Russia has always denied the existence of Russian forces in eastern Ukraine and when these have been caught has blamed soldiers ‘getting lost’ or ‘being on holiday.’ Nearly two thirds of Ukrainians (65%) believe Russian troops are in Ukraine whereas only 27% of Russians believe this. 63% of Ukrainians and only 25% of Russians believe their two countries are at war.

Russian information warfare propagates a multitude of themes. Nevertheless, forty percent of its output is directed at Ukraine and this should therefore become an important component of our research and analysis.


Taras Kuzio

Taras Kuzio is Professor in the Department of Political Science, National University of Kyiv Mohyla Academy and Non-Resident Fellow at the Foreign Policy Institute, School of Advanced International Studies, Johns Hopkins University. He is the author of Putin’s War Against Ukraine (2017) and joint author (with Paul D’Anieri) of The Sources of Russia’s Great Power Politics: Ukraine and the Challenge to the European Order (2019).

“It’s not me, it’s you.” – Russia’s Perspective on ‘Information War’ | Connell Beggs

Since two Russian nationals were publically accused of committing the Novichok poisoning attack of March 2018 on Sergei and Yuliya Skripal in Salisbury (UK), the case has repeatedly made headlines across the world. The battle of narratives between Russia and the UK has only intensified following the alleged exposure of the suspects’ real identities – military intelligence officers Colonel Anatolii Chepiga and Aleksandr Mishkin. As an example of how hostilities between Russia and the West are played out through the media, the Skripal case has become a subplot in a broader storyline of ‘information war’ that has been simmering away since Russia’s annexation of Crimea in 2014.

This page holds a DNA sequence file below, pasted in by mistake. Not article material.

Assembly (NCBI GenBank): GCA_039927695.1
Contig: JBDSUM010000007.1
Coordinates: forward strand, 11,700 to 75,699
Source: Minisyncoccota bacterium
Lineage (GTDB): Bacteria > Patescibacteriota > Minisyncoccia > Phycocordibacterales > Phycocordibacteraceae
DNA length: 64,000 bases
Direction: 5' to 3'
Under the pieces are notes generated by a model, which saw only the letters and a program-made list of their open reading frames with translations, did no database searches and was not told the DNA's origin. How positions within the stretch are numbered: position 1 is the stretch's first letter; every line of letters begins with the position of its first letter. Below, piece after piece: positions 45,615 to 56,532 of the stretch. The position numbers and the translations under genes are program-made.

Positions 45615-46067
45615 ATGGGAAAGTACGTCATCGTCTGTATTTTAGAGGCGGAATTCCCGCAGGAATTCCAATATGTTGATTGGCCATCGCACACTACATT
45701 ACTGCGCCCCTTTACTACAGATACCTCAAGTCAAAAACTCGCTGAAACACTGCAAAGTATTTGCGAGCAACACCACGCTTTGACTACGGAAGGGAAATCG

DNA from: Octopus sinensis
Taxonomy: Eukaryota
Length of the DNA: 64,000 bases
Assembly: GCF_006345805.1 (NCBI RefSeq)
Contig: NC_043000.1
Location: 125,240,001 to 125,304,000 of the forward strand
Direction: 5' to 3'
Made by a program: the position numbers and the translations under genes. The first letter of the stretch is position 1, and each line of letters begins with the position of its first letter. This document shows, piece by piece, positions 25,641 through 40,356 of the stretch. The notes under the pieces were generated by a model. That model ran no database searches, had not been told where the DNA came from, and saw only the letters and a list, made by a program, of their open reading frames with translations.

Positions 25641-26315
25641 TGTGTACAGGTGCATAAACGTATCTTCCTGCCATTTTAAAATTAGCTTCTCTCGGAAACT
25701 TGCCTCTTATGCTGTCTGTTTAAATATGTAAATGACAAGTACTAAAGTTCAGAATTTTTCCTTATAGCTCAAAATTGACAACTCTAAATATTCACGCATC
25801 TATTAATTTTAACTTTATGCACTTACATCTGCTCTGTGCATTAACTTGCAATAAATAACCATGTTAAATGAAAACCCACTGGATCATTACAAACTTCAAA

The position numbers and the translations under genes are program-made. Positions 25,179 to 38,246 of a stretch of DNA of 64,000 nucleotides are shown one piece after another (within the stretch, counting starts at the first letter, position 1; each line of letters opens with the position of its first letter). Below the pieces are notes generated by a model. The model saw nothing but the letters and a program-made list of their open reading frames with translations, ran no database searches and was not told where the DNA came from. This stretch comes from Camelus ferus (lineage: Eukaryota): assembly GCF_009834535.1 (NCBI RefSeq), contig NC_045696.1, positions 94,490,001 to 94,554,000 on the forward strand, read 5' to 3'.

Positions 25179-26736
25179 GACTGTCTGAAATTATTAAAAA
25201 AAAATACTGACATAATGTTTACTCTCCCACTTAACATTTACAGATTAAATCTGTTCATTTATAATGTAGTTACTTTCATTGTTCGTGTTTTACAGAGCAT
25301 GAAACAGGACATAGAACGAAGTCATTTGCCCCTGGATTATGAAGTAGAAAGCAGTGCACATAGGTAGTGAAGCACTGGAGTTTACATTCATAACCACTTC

What is ‘Information War’?

Essentially, ‘information war/warfare’ (IW) is regarded as the use of information to achieve strategic aims. IW can be: 1) structural – concerned with operational infrastructure and communication capabilities (as with cyber warfare); and/or 2) psychological – concerned with targeting and affecting (international) public opinion through information.

The term ‘information war/warfare’ has become a central topic of public discussion in both Russia and the West post-Crimea. The charge of state-level engagement in IW has since been repeatedly brought against Russia by Western commentators. Russian elites, however, see the situation differently – instead arguing that Russia is the victim of IW and the West is its perpetrator.

To understand Russia’s actions and adequately assess the threat posed by Russian information activities, an essential knowledge of Russian elites’ perceptions of IW is vital. Here are some of the main characteristics and patterns that are present surrounding their discussions of IW.

US Origins, Russian Academic Engagement